MAW’s Cause Foundation is dedicated to helping the fight against SIDS and SUDC through community awareness, support and fundraising for research.

MAW’s Cause was founded in 2017 by the Weaver family after losing their son Mason Archer Weaver to SIDS at 4 months.

Mason was a healthy infant, who went down for a nap and never woke up. He had never been sick, showed no signs of an underlying issue and his parents did everything they could to ensure he was healthy throughout the pregnancy and life. No cause was determined after a thorough autopsy and police investigation. His family decided to start MAW’s Cause in his honor so that other families would not have to face this tragedy.

Over 3000 infants die each year from SIDS, the leading cause of infant death in the United States. Our mission is to educate parents on the ways to reduce the risk and potential cause of SIDS, build awareness throughout the Knoxville community and raise funds for continued research at two leading programs.

Upcoming Events

How you can help



Volunteer to help with our events and fundraising. We’d love your help.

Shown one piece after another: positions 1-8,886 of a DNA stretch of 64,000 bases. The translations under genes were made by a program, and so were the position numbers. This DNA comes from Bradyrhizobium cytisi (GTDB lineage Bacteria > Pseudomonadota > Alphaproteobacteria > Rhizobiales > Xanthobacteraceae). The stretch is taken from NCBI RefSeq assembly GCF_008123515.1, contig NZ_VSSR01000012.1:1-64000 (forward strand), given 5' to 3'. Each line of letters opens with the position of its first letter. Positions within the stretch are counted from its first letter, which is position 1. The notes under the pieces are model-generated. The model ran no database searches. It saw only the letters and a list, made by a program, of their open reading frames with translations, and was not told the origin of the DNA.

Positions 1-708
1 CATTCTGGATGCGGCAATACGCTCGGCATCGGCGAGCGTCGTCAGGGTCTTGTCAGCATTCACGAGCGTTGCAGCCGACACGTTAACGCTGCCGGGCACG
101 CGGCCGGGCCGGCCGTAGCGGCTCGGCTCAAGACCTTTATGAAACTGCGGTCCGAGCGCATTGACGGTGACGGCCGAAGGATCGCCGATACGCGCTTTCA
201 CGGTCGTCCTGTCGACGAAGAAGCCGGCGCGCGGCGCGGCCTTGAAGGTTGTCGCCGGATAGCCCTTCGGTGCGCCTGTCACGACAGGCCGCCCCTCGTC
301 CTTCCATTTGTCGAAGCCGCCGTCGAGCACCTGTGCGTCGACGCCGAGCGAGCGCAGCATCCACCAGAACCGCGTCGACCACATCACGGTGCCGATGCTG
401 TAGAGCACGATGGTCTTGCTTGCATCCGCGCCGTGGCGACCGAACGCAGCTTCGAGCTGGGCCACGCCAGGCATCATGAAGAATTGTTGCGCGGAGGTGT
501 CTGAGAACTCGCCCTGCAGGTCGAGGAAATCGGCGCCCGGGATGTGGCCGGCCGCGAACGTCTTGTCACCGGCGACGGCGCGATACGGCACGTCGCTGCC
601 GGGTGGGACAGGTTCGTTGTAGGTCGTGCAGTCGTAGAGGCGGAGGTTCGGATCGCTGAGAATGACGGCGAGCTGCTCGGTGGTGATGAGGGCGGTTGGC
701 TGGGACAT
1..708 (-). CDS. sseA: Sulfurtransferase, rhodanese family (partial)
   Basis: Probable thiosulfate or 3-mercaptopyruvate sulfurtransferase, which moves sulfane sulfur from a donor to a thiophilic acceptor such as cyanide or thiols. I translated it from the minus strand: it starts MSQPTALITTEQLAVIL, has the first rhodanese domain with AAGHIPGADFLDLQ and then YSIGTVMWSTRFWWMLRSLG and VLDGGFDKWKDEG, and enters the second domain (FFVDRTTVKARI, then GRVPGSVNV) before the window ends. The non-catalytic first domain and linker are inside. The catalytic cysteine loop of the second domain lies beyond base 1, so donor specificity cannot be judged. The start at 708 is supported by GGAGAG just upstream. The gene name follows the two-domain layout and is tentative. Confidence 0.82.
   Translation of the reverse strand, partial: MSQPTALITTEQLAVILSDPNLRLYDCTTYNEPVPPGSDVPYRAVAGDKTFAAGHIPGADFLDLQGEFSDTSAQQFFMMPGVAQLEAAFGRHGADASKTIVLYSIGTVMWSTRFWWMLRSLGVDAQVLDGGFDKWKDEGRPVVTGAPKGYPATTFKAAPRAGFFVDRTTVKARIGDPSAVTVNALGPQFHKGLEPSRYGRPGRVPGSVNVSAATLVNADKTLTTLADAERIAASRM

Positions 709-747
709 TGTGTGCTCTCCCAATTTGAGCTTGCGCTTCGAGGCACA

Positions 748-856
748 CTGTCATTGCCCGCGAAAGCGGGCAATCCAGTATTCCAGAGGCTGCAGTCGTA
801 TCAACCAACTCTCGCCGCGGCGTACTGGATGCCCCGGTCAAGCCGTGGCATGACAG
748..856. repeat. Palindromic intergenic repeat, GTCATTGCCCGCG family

We are currently looking for sponsors for our upcoming events. Contact us if you’re interested!


Give A Donation


Donations made will go to support research and community awareness of SIDS and SUDC.

Recent News


SIDS RESEARCH CONFIRMS CHANGES IN BABIES’ BRAIN CHEMISTRY University of Adelaide researchers have confirmed that abnormalities in a common brain chemical are linked to sudden infant death syndrome (SIDS). In the first study of its kind looking at babies outside the United States, researchers from the University of Adelaide’s Adelaide Medical School investigated 41 cases of SIDS

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Three Life Lessons I’ve Learned Through The Death Of My Son

Death has a funny way of teaching us about life and love. The early days of my grief were filled with questions, sorrow, and bitterness.  Four years later, I am able to pick out some life lessons I’ve learned through the death of my son.  Let’s face it, I’d rather have him here than to

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SIDS Due to Accidental Suffocations Rises Sharply

Risk increases as more parents share beds with infants In the 1990s, child safety experts launched a nationwide effort to save babies from sudden infant death syndrome (SIDS). It appeared to work, as the number of SIDS cases dropped significantly. Unfortunately, that trend is now heading in the opposite direction. According to a new report, the

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